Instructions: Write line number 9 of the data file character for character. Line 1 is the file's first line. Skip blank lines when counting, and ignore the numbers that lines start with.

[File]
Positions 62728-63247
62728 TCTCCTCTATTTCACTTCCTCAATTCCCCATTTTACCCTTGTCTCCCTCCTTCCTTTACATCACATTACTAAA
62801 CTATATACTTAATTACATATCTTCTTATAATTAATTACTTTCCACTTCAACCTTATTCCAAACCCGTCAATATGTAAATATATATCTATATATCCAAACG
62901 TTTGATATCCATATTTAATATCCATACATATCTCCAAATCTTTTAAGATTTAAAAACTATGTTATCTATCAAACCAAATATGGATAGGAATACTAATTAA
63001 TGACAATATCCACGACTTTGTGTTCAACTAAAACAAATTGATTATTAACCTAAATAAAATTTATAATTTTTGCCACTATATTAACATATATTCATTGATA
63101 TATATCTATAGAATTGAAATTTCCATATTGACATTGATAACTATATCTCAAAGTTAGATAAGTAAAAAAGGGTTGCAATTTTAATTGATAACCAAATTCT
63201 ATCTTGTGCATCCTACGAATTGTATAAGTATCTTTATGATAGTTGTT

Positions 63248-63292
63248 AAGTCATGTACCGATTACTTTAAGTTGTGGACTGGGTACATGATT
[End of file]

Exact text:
63248 AAGTCATGTACCGATTACTTTAAGTTGTGGACTGGGTACATGATT